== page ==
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North Korea said on Saturday it has restarted work at nuclear
North Korea said on Saturday it has restarted work at nuclear facilities that produce weapons-grade plutonium following the withdrawal from six-nation talks on its controversial nuclear and missile programs.

North Korea's official KCNA news agency quoted on Saturday the reclusive communist regime's Foreign Ministry spokesman as saying that Pyongyang had restarted a plutonium-producing reactor at Yongbyon, which had been idled under an earlier international agreement.

The official said the move "will contribute to bolstering the nuclear deterrence for self-defense in every way to cope with the increasing military threats from the hostile forces."

According to Russian analysts, it will take up to a year before the North would be able to obtain plutonium from about 8,000 spent fuel rods at the Yongbyon reactor.

Pyongyang's announcement came shortly after a U.N. Security Council committee approved new sanctions against three major North Korean companies - Korea Mining Development Trading Corp., Korea Ryongbong General Corp., and Tanchon Commercial Bank, which are suspected of involvement in ballistic missile transactions.

North Korea withdrew from the six-nation talks on scrapping its nuclear program after the UN Security Council condemned the launch of a rocket on April 5, which Pyongyang said was carrying a communications satellite.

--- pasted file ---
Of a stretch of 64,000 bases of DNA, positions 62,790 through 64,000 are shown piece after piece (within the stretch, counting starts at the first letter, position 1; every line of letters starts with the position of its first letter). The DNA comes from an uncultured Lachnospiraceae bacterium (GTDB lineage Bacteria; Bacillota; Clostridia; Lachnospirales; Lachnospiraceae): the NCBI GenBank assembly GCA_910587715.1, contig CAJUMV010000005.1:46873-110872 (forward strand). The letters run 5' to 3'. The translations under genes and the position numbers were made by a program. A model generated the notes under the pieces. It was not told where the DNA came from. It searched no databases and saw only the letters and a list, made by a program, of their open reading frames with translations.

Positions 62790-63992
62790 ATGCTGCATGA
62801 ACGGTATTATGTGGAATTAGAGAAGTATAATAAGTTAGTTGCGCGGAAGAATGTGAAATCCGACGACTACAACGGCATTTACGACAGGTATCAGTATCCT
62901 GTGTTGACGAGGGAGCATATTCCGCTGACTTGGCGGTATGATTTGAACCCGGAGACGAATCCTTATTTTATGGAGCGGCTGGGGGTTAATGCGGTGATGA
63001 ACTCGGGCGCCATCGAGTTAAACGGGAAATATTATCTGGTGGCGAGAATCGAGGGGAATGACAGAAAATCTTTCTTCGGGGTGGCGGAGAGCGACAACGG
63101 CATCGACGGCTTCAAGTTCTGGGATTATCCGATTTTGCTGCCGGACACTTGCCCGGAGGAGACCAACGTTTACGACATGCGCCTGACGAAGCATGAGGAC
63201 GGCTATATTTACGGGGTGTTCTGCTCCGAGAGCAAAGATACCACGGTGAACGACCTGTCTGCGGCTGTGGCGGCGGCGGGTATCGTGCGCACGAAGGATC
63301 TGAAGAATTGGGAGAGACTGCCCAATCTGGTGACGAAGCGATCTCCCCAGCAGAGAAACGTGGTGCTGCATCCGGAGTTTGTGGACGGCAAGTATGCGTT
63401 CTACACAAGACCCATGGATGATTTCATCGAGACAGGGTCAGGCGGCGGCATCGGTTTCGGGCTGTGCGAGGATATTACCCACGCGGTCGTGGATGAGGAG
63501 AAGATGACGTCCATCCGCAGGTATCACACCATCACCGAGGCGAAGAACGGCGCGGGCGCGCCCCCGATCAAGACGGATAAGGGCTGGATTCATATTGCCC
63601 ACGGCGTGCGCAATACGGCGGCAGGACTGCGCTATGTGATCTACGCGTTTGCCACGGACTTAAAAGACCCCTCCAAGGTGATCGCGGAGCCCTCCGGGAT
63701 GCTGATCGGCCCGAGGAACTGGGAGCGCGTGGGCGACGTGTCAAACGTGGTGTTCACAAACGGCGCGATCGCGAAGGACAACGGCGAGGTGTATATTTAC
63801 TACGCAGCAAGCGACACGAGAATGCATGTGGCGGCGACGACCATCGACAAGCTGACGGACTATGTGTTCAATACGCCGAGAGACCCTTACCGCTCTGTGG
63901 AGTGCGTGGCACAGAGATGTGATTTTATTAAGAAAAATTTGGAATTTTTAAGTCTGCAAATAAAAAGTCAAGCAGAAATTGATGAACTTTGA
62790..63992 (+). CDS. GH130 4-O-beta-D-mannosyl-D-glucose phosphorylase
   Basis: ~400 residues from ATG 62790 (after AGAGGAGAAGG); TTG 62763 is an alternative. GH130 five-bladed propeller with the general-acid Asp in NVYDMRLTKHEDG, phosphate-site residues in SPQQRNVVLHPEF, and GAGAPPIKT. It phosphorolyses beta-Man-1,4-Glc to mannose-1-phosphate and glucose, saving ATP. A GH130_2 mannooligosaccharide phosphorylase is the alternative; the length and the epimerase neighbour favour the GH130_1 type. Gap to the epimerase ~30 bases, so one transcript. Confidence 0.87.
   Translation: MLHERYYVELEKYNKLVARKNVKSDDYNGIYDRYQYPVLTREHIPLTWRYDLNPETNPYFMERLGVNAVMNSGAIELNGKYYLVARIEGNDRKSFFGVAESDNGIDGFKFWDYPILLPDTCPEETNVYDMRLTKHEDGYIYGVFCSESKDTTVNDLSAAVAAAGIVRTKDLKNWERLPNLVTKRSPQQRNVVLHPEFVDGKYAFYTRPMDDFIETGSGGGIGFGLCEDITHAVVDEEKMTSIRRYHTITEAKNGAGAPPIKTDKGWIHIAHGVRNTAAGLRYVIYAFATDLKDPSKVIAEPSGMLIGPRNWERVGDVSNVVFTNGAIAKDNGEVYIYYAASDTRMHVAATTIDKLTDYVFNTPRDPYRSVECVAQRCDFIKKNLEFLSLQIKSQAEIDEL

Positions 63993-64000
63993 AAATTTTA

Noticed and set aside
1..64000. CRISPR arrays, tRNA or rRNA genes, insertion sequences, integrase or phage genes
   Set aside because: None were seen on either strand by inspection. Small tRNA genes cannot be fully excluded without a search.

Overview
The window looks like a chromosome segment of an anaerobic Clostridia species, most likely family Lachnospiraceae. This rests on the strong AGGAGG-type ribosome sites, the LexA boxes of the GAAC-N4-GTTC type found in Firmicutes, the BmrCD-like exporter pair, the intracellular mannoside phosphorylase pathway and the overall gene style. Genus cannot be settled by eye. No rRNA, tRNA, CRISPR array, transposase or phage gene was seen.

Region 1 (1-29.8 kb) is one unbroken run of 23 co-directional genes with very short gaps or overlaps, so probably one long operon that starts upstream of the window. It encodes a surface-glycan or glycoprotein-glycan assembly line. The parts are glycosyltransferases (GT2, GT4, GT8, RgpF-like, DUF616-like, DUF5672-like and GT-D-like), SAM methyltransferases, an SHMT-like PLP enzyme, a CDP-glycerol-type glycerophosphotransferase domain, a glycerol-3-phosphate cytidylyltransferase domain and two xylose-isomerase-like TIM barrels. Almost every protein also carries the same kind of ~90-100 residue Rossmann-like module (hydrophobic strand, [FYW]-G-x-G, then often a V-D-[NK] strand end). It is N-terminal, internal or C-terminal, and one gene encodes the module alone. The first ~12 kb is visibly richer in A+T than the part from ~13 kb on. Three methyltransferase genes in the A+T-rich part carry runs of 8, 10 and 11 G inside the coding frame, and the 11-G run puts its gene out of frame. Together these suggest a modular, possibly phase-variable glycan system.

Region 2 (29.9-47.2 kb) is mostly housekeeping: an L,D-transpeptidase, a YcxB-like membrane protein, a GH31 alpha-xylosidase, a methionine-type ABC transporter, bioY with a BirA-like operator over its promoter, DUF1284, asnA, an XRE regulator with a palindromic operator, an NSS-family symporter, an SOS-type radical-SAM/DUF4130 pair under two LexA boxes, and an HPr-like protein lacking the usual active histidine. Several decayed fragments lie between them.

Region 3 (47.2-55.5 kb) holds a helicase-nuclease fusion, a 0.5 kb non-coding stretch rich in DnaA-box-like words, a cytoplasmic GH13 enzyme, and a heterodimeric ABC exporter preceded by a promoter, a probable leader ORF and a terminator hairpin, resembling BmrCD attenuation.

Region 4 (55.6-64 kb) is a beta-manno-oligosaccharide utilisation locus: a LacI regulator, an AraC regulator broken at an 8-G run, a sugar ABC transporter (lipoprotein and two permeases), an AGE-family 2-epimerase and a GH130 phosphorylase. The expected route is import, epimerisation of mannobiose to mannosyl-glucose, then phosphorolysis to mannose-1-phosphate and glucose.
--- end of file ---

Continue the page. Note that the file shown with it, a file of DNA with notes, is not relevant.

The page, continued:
The North has also expelled IAEA and U.S. nuclear inspectors who monitored the disablement of nuclear facilities in the country.

The six-nation talks, involving North and South Korea, Russia, Japan, China and the United States, were launched in 2003 after Pyongyang withdrew from the Nuclear Nonproliferation Treaty.

Under deals reached in 2007, the North began disabling a nuclear reactor and other facilities at Yongbyon under U.S. supervision in exchange for economic aid and political incentives.

However, in December, the latest round of six-party talks resulted in deadlock over a U.S. demand that nuclear inspectors be allowed to take samples out of the country from North Korean facilities for further analysis.

Russian Foreign Minister Sergei Lavrov, who recently visited Pyongyang, said on Friday that North Korea had no plans to return to six-nation talks, and expressed hope that the situation around North Korea's nuclear and missile programs would not be used as a pretext for the proliferation of nuclear weapons in the region.

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